And what of the players who helped the club to promotion? Lanterne Rouge’s verdict that Moroccan bag of tricks Adel Taarabt would come unstuck against Premier League defences may have been contentious last February, but today my fellow blogger can wear a T-shirt bearing the slogan “Told you so” with pride. Jamie Mackie and Heidar Helguson are among the hard-working pros who’ve found themselves sidelined by the expensive imports – though, unlike Man Utd loanee Federico Macheda, they haven’t taken to Twitter to express their disgruntlement (or to air homophobic views, for that matter).
Recently screened fly-on-the-wall documentary QPR: The Four Year Plan followed the fortunes of the club as it lurched from crisis to crisis in the second tier before Warnock finally propelled them to the promised land to fulfil then-owner Flavio Briatore’s prophesy. So how would instant relegation sit with that “plan“? Not well at all, especially if we believe rumours that they’ve negotiated contracts worth thousands of pounds a week but neglected to include relegation release clauses. A hugely risky gamble or just plain arrogance? Either way, demotion could well precipitate financial meltdown in west London.
And now for something completely different: a team without stars cobbled together on a shoestring – though one slowly facing up to an equally grim future.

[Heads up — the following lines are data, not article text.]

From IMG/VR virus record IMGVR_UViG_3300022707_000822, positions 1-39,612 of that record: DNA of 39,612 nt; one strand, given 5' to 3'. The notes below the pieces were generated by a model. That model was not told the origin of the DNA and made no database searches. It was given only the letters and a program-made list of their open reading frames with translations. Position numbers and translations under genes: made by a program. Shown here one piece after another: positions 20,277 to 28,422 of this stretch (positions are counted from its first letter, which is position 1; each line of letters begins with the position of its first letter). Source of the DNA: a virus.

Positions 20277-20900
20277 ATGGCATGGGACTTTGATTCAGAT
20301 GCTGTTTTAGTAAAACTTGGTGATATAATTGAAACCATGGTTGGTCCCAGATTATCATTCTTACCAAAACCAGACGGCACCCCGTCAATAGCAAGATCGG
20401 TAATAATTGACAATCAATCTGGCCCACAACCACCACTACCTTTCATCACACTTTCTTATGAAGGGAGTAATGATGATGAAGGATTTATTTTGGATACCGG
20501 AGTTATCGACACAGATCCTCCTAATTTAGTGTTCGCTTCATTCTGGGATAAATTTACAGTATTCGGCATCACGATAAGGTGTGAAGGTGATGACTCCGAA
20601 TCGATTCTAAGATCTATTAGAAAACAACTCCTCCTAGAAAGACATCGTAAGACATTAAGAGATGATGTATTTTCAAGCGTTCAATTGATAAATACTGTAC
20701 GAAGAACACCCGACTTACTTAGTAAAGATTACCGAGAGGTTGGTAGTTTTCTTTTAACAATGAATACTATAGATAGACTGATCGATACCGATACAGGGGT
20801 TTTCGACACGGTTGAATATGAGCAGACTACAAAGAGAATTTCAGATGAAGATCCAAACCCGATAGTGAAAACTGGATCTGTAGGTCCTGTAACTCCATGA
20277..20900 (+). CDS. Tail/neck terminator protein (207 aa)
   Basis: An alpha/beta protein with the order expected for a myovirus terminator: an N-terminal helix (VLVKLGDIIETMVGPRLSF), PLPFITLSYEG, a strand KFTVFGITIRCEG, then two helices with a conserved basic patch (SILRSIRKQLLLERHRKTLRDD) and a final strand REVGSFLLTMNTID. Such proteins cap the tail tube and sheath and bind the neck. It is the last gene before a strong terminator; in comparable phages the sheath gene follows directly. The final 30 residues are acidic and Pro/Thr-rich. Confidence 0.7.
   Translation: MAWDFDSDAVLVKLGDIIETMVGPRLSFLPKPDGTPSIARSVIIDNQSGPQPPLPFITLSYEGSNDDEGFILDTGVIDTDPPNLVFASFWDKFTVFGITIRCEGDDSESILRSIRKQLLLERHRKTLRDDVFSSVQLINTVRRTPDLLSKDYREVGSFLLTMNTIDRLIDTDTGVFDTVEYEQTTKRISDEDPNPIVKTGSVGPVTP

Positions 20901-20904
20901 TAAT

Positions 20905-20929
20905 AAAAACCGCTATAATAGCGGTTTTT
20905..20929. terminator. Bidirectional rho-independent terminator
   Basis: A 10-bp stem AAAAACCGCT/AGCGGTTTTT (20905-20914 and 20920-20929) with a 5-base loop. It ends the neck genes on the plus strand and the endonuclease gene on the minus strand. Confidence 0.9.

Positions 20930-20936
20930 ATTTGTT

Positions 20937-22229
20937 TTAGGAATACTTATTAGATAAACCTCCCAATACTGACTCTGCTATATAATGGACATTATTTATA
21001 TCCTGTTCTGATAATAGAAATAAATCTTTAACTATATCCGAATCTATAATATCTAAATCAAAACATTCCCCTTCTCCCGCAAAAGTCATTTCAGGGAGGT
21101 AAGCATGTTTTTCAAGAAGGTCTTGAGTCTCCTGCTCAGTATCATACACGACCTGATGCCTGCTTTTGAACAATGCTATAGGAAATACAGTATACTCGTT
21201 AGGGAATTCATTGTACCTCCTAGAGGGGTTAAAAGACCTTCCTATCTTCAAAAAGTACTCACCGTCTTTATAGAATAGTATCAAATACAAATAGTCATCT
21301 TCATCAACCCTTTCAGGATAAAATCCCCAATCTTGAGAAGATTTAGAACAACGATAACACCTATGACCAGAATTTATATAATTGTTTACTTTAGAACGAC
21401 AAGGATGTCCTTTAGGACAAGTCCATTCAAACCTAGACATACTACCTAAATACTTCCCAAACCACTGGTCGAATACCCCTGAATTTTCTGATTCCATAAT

The romantic in you – you know, the bit that makes you hope a bunch of roofers and postmen give the big boys an FA Cup bloody nose – might hail Wigan’s continued survival as a minor miracle, a heartwarming tale of David among the Goliaths. On the other hand, the cynic (or realist, if you prefer) would argue that the fact they’ve clung on to their Premier League status since promotion in 2005 says more about the desperately poor quality of the division (perhaps someone should tell Sky?).
If the Latics are to remain the correct answer to the quiz question “Which is the only side never to be relegated from the English top flight?“, then they’re going to need to overcome one crippling deficiency in particular: a forward line that would struggle to strike fear into the hearts of League 1 defenders. Franco Di Santo seems to be able to score only with the aid of a deflection, Irishman Conor Sammon has just one goal to his name and former get-out-of-jail-free card Hugo Rodallega has been frozen out for wanting away. To compound matters, Charles N’Zogbia is no longer on hand to step into the breach and save the day from midfield. In Wigan’s defence, they do at least possess team spirit, something which came to the fore when they beat Liverpool on Saturday – though everyone’s doing that these days.
Unlike QPR, Wigan may not have spent lavishly beyond their immediate means in a bid to stay up, but the fact remains that an astonishing 88 per cent of their revenue (which is the smallest in the division) comes from TV money, so relegation would hit them very hard indeed. Attendances, already paltry in what is first and foremost a rugby town, would no doubt drop, exacerbating their problems further. Their one real asset – Spanish magician Roberto Martinez – doesn’t have any significant sale value, either, though I’m sure there would be plenty of interest in one of the English game’s most likeable, positive and forward-thinking young managers.